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This week, we consider a legend of film comedy in a different light — as an heir to the tradition of literary humorist…

As is traditional in our house, New Year’s Eve was an occasion for Chinese takeout in paper cartons and classic comedy on TV, including a marathon of Marx Brothers movies on the TCM cable network. The essence of comedy is misunderstanding, and a couple of hours of watching the Brothers in action brings home how brilliantly conceived and executed was their crooked, triangular group dynamic. Chico’s shaky mastery of language leaves him easily misled by the hyperverbal Groucho, but he shares a rapport with Harpo; in turn, Harpo — mute but expressive — is locked in a tango of mutual incomprehension with Groucho, to the latter’s exasperation and his own delight.

Of them all, Groucho had the most demanding role. Chico and Harpo functioned largely as a closed unit, but Groucho, while serving as intermediary for the two of them, also interacted with supporting casts of dowagers, patsies, steamship stewards, military brass, and straightmen of all stripes. This ability to communicate with the larger world made Groucho the only Marx to have a viable career outside the context of the Brothers’ act, and — as demonstrated in Groucho Marx And Other Short Stories And Tall Tales, a newly revised and updated collection of selected essays and letters from throughout his six-decade career, edited by Robert S. Bader and expanded with previously-unpublished material — the only one whose comic persona survives translation to the printed page…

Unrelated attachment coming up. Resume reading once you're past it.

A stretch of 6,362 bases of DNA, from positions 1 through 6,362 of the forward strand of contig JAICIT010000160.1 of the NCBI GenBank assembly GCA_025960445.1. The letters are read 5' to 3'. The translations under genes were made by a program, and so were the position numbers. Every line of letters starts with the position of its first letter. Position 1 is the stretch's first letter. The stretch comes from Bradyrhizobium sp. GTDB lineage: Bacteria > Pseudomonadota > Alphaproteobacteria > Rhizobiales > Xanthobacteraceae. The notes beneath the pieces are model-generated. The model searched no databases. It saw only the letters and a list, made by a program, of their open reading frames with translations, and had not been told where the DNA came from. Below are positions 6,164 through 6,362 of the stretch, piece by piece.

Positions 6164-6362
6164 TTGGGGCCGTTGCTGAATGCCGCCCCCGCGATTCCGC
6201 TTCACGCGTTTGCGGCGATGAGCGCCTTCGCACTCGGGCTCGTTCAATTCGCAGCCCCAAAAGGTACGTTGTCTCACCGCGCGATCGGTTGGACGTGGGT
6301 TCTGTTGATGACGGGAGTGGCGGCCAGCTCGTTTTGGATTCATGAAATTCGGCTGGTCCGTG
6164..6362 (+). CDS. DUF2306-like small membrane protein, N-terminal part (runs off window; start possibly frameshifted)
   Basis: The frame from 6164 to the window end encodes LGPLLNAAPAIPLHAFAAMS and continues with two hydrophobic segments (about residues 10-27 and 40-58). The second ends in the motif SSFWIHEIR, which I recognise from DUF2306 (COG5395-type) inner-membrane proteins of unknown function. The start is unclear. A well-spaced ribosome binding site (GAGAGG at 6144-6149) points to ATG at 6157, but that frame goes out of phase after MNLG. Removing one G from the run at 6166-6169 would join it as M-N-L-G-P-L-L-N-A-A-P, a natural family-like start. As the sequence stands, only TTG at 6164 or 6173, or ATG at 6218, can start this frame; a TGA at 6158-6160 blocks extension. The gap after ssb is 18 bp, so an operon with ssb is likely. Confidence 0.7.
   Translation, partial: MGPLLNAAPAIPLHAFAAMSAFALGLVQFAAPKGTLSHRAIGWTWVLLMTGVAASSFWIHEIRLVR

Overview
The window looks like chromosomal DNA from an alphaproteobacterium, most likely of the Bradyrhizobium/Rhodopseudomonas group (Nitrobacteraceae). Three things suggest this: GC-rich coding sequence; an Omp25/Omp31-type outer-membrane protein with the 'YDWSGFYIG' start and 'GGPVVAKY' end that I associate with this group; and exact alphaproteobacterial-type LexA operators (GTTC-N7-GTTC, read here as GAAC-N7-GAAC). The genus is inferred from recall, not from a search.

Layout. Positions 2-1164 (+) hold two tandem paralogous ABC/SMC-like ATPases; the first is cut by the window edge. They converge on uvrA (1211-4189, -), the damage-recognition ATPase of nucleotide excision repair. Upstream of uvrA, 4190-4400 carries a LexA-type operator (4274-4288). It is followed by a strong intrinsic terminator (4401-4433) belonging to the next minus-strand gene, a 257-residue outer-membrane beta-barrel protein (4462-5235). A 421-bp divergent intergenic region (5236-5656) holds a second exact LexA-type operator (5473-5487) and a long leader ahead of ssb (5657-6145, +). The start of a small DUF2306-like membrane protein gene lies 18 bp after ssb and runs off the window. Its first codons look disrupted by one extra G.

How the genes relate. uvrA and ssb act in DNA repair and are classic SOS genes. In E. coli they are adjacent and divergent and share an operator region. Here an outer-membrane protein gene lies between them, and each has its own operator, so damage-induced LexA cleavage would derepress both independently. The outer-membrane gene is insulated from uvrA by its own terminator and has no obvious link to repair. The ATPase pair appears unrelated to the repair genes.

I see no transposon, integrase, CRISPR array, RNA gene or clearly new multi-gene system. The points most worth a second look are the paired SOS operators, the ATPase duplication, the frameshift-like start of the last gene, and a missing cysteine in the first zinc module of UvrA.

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About the Author

Jack Feerick

Critic at Large

Jack Feerick — editor, proofreader, freelance know-it-all, and three-time Jeopardy! champion — lives with his family somewhere in upstate New York, where he plays in a rock 'n' roll band and occasionally runs his mouth on local radio. You can listen to more of his work on Soundcloud, if you like.

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